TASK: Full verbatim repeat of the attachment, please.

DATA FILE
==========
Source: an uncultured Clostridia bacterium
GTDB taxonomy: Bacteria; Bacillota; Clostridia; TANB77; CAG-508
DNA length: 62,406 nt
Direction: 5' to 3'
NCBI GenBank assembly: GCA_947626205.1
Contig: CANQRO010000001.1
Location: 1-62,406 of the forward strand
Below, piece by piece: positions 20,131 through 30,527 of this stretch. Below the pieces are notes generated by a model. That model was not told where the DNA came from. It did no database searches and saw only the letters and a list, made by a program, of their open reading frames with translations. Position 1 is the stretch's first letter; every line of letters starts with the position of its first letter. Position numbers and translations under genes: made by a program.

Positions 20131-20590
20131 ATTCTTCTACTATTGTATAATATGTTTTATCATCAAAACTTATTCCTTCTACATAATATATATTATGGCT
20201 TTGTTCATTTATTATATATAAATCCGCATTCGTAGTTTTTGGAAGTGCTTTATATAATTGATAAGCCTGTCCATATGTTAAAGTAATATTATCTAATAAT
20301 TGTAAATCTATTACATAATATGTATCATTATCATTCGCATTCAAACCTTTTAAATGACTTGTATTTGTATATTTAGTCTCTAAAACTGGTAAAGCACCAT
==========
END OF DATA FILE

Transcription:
Source: an uncultured Clostridia bacterium
GTDB taxonomy: Bacteria; Bacillota; Clostridia; TANB77; CAG-508
DNA length: 62,406 nt
Direction: 5' to 3'
NCBI GenBank assembly: GCA_947626205.1
Contig: CANQRO010000001.1
Location: 1-62,406 of the forward strand
Below, piece by piece: positions 20,131 through 30,527 of this stretch. Below the pieces are notes generated by a model. That model was not told where the DNA came from. It did no database searches and saw only the letters and a list, made by a program, of their open reading frames with translations. Position 1 is the stretch's first letter; every line of letters starts with the position of its first letter. Position numbers and translations under genes: made by a program.

Positions 20131-20590
20131 ATTCTTCTACTATTGTATAATATGTTTTATCATCAAAACTTATTCCTTCTACATAATATATATTATGGCT
20201 TTGTTCATTTATTATATATAAATCCGCATTCGTAGTTTTTGGAAGTGCTTTATATAATTGATAAGCCTGTCCATATGTTAAAGTAATATTATCTAATAAT
20301 TGTAAATCTATTACATAATATGTATCATTATCATTCGCATTCAAACCTTTTAAATGACTTGTATTTGTATATTTAGTCTCTAAAACTGGTAAAGCACCAT